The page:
Food is one of the few things that we all have in common. Whether food is your job, hobby, passion, or just sustenance, it is something we all can appreciate. It is something important to everyone.
So, when Indiana Humanities set out to find a topic that could spark conversation about life and culture in Indiana they wisely chose food. The program, Food for Thought, “was a two-year, award-winning Indiana Humanities program presented by Indiana’s Family of Farmers. Through this program, Hoosiers examined and celebrated the ways food helps to define Indiana’s culture, and considered food in the context of history, law, politics, science, the arts, religion, ethnicity and our place in the world.”
The success of the program prompted the creation of a legacy book, Food for Thought an Indiana Harvest (“Food for Thought”). The book, written by David Hoppe and designed and photographed by Kristin Hess, is a beautiful tribute to food in Indiana.
I had the pleasure of attending an intimate book signing with Mr. Hoppe and Ms. Hess. Both Mr. Hoppe and Ms. Hess are passionate advocates for Hoosiers and Indiana food. It was apparent as they talked with excitement and love about their work and its subjects.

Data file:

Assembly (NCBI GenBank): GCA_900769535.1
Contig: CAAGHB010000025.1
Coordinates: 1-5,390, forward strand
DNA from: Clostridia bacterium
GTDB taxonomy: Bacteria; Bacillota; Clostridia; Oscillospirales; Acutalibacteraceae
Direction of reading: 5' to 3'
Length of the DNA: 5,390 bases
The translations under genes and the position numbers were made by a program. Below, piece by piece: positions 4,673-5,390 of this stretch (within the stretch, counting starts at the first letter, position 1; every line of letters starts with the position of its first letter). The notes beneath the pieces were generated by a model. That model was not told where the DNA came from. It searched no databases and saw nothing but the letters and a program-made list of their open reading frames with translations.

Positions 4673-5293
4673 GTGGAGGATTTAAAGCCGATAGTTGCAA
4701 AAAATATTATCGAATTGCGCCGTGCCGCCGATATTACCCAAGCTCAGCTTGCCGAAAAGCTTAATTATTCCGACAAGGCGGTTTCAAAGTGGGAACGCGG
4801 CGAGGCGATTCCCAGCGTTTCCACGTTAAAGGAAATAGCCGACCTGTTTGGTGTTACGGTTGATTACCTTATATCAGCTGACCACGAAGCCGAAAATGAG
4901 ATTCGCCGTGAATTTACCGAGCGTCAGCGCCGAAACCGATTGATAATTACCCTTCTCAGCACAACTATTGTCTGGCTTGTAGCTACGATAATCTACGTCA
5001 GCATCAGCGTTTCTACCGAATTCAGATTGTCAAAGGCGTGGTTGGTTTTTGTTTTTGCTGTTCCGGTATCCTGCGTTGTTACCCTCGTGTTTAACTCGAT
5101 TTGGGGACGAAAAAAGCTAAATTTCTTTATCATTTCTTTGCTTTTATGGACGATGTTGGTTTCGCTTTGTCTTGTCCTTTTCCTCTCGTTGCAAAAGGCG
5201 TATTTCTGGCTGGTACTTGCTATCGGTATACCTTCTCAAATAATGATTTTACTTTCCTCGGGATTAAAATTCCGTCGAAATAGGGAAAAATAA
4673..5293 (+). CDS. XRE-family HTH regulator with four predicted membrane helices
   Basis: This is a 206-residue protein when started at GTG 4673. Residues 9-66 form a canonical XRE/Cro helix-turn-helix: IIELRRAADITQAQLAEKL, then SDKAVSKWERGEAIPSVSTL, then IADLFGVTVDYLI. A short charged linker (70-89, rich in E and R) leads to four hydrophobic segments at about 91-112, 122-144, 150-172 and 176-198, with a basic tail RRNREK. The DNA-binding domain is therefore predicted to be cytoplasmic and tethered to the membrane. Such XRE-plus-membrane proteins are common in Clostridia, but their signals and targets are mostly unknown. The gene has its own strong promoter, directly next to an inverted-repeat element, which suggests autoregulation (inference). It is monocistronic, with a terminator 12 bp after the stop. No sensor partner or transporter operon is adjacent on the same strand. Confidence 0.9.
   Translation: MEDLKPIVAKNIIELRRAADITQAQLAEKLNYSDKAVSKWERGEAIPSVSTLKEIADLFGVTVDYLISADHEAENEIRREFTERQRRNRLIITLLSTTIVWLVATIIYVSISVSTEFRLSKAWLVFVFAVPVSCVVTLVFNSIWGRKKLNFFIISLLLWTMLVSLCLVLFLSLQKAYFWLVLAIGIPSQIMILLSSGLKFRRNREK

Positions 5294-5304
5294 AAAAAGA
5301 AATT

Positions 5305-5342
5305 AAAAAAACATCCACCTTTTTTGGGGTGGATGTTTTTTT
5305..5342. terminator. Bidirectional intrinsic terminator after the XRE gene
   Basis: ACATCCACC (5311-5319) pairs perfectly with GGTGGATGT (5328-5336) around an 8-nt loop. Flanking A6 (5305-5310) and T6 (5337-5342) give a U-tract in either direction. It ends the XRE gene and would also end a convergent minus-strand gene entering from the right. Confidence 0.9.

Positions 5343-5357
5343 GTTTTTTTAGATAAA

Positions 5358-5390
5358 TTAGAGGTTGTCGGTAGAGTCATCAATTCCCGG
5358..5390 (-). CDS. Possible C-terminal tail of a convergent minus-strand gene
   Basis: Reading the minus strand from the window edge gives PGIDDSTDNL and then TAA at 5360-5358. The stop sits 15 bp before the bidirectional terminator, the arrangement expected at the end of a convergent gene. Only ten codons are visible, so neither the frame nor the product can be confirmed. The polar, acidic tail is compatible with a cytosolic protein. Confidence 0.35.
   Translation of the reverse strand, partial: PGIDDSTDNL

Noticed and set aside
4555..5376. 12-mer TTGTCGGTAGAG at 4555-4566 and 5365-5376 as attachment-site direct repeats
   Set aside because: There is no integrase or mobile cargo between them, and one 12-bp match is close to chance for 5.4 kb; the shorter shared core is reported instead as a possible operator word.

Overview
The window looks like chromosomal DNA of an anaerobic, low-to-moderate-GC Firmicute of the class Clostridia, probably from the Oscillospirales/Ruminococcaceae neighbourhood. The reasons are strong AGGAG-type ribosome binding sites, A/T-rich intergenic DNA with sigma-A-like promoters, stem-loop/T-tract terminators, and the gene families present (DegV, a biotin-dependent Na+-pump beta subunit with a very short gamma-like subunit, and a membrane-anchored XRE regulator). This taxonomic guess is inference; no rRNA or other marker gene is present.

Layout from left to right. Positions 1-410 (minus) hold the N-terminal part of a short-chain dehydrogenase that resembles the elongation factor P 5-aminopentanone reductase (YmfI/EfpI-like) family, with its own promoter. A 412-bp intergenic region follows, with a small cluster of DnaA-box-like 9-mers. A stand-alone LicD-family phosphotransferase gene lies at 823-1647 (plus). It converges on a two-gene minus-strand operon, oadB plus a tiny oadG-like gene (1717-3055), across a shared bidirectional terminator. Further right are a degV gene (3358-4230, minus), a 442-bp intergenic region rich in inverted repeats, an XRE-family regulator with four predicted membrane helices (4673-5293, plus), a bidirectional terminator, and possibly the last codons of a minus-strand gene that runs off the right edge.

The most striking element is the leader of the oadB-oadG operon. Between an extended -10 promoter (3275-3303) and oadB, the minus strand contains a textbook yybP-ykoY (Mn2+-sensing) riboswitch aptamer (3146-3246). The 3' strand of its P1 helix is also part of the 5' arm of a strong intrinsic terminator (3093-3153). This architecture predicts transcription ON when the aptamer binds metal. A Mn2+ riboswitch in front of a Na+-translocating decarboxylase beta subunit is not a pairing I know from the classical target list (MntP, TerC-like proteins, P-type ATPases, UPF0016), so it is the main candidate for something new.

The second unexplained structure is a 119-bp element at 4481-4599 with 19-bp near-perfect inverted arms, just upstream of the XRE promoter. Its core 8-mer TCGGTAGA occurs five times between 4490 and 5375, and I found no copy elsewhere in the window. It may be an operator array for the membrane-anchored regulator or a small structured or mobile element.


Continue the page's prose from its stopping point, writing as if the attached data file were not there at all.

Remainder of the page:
The authors traveled around the state of Indiana talking to farmers, corporate executives, line cooks, restaurant owners, organic sustainable farmers, and consumers. Eighty interviews and many miles later they produced a book of stories made in Indiana. The stories are organized in groups focusing on Place, Risk, Passion, Artisanal, Starting Over, The Goods, Family, Back to Roots, and Future. These stories create what the authors call a “composite portrait of what’s happening in Indiana today.” What is going on today with food in Indiana? Mr. Hoppe describes today in Indiana food as the undisputed “most dynamic time” that anyone has ever seen.
Food for Thought is not an Indiana food guide, best of book, or an encyclopedia. No, it is a snapshot of this moment in time – a time of revolution, excitement, and passion – a celebration of food and the people who are trying to change the way we think about it.
The excitement, passion, and revolution is going on all over the state, but you can find it right here in the greater Fort Wayne area. The following citizens are featured in Food for Thought.
Pete and Alice Eshelman – Joseph Decuis, Roanoke, Indiana
Bernadette Oliver & Ellie Lauren Apollo – Refugee Gardeners, Fort Wayne, Indiana
Gusto Rodriguez & Yalili Mesa – Caliente Cuban Cuisine, Fort Wayne, Indiana
Dani Tippman – Miami Tribe, Arcola, Indiana
You may purchase your own copy of Food for Thought an Indiana Harvest at Caliente Cuban Cuisine in Fort Wayne, Indiana or online here where all proceeds will go to support programs and events in Indiana focusing on the humanities.